In April of 1879, construction of the house across the street at 1301 Connecticut Avenue started for William Hemsley Emory, II and his wife, the former Blanche Willis, at a cost of $25,000. Emory had been born in Washington, DC on December 17, 1846, the son of an Army Brigadier General and graduate of the West Point Military Academy. Emory entered the United States Naval Academy in 1862, and was eventually commissioned a Rear Admiral on November 2, 1906. His service included Asiatic, Atlantic and European Stations, command of the USS Bear in 1884, and the rescue of the Greeley Expedition party in 1889.

He commanded the USS Petrac, Asiatic Station, during the China-Japan War, protecting Catholic sisters and orphans from Chinese mobs. He commanded the USS Yosemite during the Spanish-American War and was posted to London as Naval Attaché at the Court of St. James for four years. He retired on December 7, 1908 after 56 years of honorable service. He died on July 15, 1917 in Newport, Rhode Island, and was buried in Arlington National Cemetery. His wife, Blanche Willis Emory (July 5, 1856-June 17, 1935) and his son, William Hemsley Emory, III, are buried with him.

The Yulee mansion at 1305 Connecticut Avenue was built by David Levy Yulee beginning in June of 1883 at a cost of $40,000. Its architect was Charles H. Read, Jr. Yulee had moved to Washington, DC permanently in 1880, although he resided here while serving as the first Jewish member of the U.S .Senate when Florida was admitted to the Union in 1845. He had been born David Levy on June 12, 1810 in Charlotte Amalie, on the island of St. Thomas, during the British occupation of the Danish West Indies, now the U.S. Virgin Islands (ironically the British were his new neighbors along Connecticut Avenue).  He changed his name in 1846 to add his father’s ancestral, Sephardic surname.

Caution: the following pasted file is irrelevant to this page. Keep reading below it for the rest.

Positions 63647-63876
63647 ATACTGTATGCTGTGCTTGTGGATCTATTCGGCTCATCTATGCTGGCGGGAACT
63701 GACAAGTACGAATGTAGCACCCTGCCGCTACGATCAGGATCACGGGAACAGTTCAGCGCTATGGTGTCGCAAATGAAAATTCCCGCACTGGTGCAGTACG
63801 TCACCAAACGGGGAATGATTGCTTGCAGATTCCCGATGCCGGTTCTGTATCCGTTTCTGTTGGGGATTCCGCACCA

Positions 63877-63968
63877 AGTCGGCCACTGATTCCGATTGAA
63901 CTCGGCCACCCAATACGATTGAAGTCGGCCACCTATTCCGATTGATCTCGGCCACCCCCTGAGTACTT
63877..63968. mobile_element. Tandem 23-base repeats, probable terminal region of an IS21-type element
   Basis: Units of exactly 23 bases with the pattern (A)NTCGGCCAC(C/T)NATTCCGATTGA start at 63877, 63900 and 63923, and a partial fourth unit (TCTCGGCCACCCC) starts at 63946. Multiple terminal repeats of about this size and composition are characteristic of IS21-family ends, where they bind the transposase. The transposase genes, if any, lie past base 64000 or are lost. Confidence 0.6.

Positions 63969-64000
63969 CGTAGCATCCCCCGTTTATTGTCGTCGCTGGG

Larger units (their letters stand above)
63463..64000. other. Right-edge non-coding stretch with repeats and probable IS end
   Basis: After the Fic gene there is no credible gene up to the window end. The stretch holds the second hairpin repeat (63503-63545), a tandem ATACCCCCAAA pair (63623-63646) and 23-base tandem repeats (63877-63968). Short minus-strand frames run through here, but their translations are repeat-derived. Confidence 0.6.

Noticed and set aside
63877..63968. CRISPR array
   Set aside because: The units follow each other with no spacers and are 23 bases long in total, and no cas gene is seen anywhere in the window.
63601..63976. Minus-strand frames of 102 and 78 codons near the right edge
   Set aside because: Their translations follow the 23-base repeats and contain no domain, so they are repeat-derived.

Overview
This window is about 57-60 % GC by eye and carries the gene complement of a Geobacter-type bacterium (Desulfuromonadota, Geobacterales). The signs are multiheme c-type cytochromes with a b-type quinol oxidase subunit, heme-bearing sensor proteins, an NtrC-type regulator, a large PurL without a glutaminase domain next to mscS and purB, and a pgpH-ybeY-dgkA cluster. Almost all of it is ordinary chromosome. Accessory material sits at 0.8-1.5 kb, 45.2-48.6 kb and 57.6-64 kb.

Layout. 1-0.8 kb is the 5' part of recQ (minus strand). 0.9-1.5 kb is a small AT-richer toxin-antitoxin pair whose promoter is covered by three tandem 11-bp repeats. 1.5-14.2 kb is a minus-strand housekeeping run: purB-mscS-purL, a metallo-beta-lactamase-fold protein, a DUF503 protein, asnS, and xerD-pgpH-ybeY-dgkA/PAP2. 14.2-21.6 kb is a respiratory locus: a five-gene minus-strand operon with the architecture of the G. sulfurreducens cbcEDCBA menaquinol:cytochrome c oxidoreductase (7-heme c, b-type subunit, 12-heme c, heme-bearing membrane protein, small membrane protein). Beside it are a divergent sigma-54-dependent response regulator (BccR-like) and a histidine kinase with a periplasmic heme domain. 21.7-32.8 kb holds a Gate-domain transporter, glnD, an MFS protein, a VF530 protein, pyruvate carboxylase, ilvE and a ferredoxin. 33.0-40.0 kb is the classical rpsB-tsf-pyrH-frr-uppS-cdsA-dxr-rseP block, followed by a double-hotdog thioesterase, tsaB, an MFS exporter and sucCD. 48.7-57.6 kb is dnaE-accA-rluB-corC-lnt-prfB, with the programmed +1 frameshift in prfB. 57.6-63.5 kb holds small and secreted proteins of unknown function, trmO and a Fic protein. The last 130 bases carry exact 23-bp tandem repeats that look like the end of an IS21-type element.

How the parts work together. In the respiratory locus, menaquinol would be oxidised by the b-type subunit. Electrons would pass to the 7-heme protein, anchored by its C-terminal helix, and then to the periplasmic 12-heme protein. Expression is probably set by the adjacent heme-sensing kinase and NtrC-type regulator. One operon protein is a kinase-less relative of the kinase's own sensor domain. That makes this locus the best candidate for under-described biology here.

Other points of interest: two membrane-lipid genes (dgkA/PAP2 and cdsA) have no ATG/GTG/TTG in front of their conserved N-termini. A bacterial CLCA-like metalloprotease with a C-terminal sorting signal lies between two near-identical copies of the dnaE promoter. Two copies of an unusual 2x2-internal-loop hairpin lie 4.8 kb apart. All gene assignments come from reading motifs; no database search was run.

Yulee did not win reelection in 1850, and returned to Florida to establish a sugar plantation along the Homosassa River near Fernandina that remains to this day. He established the Florida Railroad in 1853, a cross-state railroad system with terminals in the deep port cities on Amelia Island on the Atlantic and Cedar Key on the Gulf of Mexico that opened in 1861. The railroad was destroyed and Yulee was imprisoned during the Civil War, but was rebuilt afterwards as the Yulee Railroad. He died while on a trip to New York City in October of 1886, just three years after his house had been completed, and was buried in Georgetown’s historic Oak Hill Cemetery.

Real estate developer Susan P. Okie, a resident and developer of houses along the 1700 block of N Street, built the two homes at 1309 and 1311 Connecticut Avenue in 1890.

The British Legation complex was razed in 1931 after the offices were relocated to the newly built British Embassy at 3100 Massachusetts Avenue. It was replaced that year by a Goodyear tire and gasoline service station, which was located on the site until 1954, when the present office building was built by the International Association of Machinists.

The Emory mansion and the Yulee mansion at 1301 and 1305 Connecticut Avenue, respectively, were razed by the time the Wilkins Security Corporation constructed the apartment house on their site in 1916. It was designed by architect Clarke Waggaman and was built at a cost of $150,000.